We consider the design of nanostructured materials for thermal homeostasis, or the ability to maintain a temperature within a fixed range despite externally varying heat input. Our design uses nano- and microstructured phase-change materials to achieve a sharp change in thermal emission at a particular phase-transition temperature. We use electromagnetic simulations to calculate the thermal infrared absorption spectra for metal and insulator phases of the phase-change material. The results indicate a large increase in thermal emission at the phase transition. We then use numerical simulations of the heat equation to show that the sharp change in emission results in thermal homeostasis. For a varying external heat source, the material experiences much smaller temperature fluctuations than an unstructured or bulk material.
Our experiments have used arrayed traps in the near field of a photonic crystal to selectively capture nanoparticles by size. The photonic crystal is designed to support a guided resonance mode, and the incident laser is tuned to the resonance wavelength. Each hole of the photonic crystal acts as a trapping site.
In this work, we use simulations of particle dynamics to determine the optimal experimental conditions for size selection. We include the effects of optical forces, fluid flow, and Brownian motion and explicitly track the trajectories of particles near an array of trapping sites. We study the effects of varying chamber height, flow rate, and particle concentration on size selectivity and trapping yield. We further present photonic crystal designs for selectively trapping smaller or larger particles out of mixed-particle solutions.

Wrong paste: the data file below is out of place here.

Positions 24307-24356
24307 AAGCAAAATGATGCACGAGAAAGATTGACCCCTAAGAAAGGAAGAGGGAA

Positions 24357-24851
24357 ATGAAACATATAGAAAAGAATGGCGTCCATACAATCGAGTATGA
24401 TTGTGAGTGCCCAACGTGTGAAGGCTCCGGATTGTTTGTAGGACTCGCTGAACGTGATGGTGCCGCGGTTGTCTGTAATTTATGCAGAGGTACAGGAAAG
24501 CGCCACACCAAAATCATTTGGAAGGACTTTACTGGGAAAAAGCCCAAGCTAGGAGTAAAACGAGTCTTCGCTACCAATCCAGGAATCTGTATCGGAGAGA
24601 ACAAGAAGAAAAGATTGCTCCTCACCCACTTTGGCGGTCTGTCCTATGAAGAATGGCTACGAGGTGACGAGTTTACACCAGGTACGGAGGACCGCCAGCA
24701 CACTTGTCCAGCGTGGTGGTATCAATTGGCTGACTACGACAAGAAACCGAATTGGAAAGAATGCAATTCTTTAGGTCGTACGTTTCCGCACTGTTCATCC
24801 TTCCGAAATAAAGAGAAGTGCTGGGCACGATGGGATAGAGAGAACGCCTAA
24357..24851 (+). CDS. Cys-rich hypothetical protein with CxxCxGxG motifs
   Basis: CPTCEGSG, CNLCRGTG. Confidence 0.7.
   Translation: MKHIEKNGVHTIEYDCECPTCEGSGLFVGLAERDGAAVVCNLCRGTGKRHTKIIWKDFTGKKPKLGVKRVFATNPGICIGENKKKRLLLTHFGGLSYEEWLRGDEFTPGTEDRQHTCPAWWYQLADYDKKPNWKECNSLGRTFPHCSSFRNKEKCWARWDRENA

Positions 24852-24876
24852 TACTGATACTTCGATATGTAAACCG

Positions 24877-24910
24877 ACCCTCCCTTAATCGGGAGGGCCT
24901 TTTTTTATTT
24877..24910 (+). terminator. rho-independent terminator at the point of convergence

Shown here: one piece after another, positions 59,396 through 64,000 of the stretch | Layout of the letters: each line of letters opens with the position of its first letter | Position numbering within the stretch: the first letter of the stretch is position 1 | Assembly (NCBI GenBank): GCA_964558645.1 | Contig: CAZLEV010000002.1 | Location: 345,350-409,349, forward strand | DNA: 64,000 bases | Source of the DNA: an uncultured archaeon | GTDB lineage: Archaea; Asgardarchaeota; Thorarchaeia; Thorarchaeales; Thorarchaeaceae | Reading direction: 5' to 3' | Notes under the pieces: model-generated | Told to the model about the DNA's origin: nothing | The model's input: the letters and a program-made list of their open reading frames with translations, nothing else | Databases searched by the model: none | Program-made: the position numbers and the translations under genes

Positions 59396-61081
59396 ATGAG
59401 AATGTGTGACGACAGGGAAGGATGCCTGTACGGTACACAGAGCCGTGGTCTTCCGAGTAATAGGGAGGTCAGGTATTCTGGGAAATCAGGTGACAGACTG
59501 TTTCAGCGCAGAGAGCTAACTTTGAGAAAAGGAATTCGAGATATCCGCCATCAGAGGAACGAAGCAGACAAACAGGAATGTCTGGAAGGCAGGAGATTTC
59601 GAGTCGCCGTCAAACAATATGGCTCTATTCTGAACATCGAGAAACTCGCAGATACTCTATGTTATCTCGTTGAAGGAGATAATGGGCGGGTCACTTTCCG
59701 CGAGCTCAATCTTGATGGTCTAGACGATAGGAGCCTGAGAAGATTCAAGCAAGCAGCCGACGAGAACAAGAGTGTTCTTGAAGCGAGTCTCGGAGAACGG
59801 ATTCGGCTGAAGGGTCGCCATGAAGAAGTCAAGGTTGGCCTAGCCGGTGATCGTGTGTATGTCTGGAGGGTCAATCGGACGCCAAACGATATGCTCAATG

Brownian ratchets are of fundamental interest in fields from statistical physics to molecular motors. The realization of Brownian ratchets in engineered systems opens up the potential to harness thermal energy for directed motion, with applications in transport and sorting of nanoparticles. Implementations based on optical traps provide a high degree of tunability along with precise spatiotemporal control. Near-field optical methods provide particular flexibility and ease of on-chip integration with other microfluidic components. Here, we demonstrate the first all-optical, near-field Brownian ratchet. Our approach uses an asymmetrically patterned photonic crystal and yields an ultra-stable trap stiffness of 253.6 pN/nm-W, 100x greater than conventional optical tweezers. By modulating the laser power, optical ratcheting with transport speed of ~1 micron/s can be achieved, allowing a variety of dynamical lab-on-a-chip applications. The resulting transport speed matches well with the theoretical prediction.
Optical trapping serves as a powerful tool for the manipulation of matter on the nanoscale and ultra-precise measurement of weak forces. However, the applicability of these tools is limited by the available laser power and trap efficiency. We utilized the strong confinement of light in a slot-graphite photonic crystal to develop high-efficiency parallel trapping over a large area. The stiffness is several orders of magnitude higher than conventional optical tweezers and two orders of magnitude higher than our previously demonstrated on-chip, near field traps. We demonstrate the ability to trap both dielectric and metallic nanoparticles of sub-micron size. We find that the growth kinetics of nanoparticle arrays on the slot-graphite template depends on particle size. Smaller particles diffuse more, more readily occupying the available trap sites and inhibiting the trapping of larger particles. Smaller particles also sink more into the holes in the photonic crystal, resulting in stronger mechanical confinement and a deeper potential well. We use these differences to selectively trap one type of particle out of a binary colloidal mixture, creating an efficient optical sieve. This technique has rich potential in the fields of trace analysis, optical diagnostics, and enrichment and sorting of microscopic entities and molecules.